In short, by joining the conversation, Corbet’s would get a chance to shape it. And by shaping it, it just might ensure its future. Which leads me to ask: Has your business joined the conversation? You might consider doing so, before it’s too late.

Read the whole post here

On The Google Hive Mind: There Is a Center

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Yesterday Danny posted a typically thoughtful piece on Google’s success, on the occasion of its ten year anniversary. Titled The Google Hive Mind, the piece addresses an age-old question about Google: does it have a master plan?

Danny argues that, in essence, the company does not, and runs through a convincing number of examples that support his thesis.

But as with every argument, I think there’s another side. Danny writes:

Rather than follow a rigid top-down master plan, the company’s direction and success has been shaped by decisions often taken independently of how they’ll benefit the company as a whole. But collectively, those decisions DO form a master plan, a hive mind that dictates what the company will do.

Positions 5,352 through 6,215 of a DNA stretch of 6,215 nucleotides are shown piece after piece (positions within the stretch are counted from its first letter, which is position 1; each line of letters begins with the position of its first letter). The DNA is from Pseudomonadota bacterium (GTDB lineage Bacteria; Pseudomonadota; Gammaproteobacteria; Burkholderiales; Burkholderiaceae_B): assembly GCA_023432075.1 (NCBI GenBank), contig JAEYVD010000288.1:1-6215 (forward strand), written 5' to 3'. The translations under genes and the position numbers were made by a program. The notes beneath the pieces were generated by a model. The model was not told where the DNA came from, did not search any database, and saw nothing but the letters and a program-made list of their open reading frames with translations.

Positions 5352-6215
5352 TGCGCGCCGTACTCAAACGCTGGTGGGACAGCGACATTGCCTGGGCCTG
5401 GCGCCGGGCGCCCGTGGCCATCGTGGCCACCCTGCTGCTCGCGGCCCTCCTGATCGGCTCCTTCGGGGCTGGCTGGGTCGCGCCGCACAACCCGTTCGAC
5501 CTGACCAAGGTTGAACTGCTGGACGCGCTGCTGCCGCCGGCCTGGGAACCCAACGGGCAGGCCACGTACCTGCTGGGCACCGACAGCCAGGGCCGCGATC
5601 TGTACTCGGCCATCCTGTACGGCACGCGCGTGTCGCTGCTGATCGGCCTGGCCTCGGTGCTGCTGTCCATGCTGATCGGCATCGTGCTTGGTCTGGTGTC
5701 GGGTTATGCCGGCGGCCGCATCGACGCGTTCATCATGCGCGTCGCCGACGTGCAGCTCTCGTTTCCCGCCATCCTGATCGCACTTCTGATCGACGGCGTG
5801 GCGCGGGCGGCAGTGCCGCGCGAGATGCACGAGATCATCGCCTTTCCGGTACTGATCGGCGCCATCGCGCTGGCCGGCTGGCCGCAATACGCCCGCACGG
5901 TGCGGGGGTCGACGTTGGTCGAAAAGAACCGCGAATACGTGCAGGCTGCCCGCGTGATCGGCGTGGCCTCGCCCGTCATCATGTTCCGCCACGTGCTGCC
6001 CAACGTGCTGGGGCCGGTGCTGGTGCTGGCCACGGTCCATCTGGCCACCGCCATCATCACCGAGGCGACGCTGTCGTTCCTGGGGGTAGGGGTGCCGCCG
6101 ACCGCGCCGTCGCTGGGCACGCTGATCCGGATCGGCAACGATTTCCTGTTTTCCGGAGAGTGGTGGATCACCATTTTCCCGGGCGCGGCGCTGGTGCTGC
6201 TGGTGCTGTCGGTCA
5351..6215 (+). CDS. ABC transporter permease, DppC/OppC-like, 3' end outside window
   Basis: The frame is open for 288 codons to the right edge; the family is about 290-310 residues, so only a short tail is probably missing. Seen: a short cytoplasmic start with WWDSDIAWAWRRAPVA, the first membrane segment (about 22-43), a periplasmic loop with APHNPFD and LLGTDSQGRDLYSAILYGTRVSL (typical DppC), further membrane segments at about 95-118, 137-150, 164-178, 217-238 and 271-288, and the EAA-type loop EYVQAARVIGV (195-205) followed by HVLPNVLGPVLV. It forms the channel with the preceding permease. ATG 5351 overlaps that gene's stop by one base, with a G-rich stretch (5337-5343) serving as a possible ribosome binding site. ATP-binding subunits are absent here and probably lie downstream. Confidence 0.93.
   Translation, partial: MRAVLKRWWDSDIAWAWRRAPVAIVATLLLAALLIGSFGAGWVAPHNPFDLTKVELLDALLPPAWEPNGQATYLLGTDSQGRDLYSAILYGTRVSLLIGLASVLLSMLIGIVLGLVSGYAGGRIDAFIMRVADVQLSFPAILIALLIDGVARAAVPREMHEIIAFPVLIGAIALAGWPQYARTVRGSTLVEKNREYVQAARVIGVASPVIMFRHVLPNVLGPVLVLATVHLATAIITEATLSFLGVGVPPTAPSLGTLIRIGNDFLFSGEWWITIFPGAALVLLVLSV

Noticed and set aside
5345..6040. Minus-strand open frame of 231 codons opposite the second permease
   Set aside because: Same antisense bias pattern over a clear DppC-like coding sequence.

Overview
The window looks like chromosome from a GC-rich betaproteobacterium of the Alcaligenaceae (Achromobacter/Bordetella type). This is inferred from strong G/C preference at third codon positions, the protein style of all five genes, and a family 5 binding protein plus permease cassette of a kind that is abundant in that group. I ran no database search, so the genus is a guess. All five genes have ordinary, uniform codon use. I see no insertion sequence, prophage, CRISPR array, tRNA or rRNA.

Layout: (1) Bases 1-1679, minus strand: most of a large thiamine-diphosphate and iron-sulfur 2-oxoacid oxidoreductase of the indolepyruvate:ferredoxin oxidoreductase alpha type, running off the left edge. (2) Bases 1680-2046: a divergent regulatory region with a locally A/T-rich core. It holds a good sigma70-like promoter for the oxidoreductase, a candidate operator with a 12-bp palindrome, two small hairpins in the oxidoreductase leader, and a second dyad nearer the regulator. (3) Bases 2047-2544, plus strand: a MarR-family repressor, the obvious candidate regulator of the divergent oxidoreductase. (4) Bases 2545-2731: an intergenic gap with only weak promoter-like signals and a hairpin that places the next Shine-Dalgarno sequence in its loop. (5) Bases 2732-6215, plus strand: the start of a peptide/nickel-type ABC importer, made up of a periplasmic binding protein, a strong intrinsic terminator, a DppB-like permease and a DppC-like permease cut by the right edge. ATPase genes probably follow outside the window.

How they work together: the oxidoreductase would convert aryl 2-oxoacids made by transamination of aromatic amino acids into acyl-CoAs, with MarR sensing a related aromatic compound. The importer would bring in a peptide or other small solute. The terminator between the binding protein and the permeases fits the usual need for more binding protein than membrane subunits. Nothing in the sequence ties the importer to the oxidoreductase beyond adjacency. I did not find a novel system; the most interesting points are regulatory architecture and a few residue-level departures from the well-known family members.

I don’t agree with this. I think Google has made scores of moves calculated by centralized senior management to benefit the company as a whole, AND, at the same time, has green-lit scores of other projects which, taken as a whole, are in no way centrally planned. Examples of centrally planned moves? The AOL deal. The Dell distribution deal. Chrome. Gmail (I disagree with Danny that this was not a centrally planned move. Same with Checkout.) Book search (Google knew it was in for a legal fight and it engaged because it felt it was in the company’s, and culture’s, best interest.) YouTube (very much a central decision). Ummmm….going public.

In fact, the going public piece is perhaps the most important one of all. Google has to keep growing, and it has to keep shareholders happy. Growing on a large base is hard, so it’s best to try as many new potential big hit markets as you can. That means taking some bets on stuff that might fizzle (Orkut, Knol) and others that might really tick off your best partners and customers (Orkut, Knol, Checkout, and many more).

I think Google has a central plan, and Danny’s Hive Mind is a key part of it. As Danny writes:

Perhaps success on the fast moving internet means having a hive mind, a fuzzy business logic where you look more at products individually rather than how they contribute to a master plan. Or maybe that’s what you do if you want to be a giant on the internet, offering more than one product.

The hive mind is a great idea, but it’s not the whole story of Google. When it comes to key decisions, I think the hive mind that really matters is the triumvirate of Sergey, Larry, and Eric.

Google's Project 10^100

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This will be interesting to watch: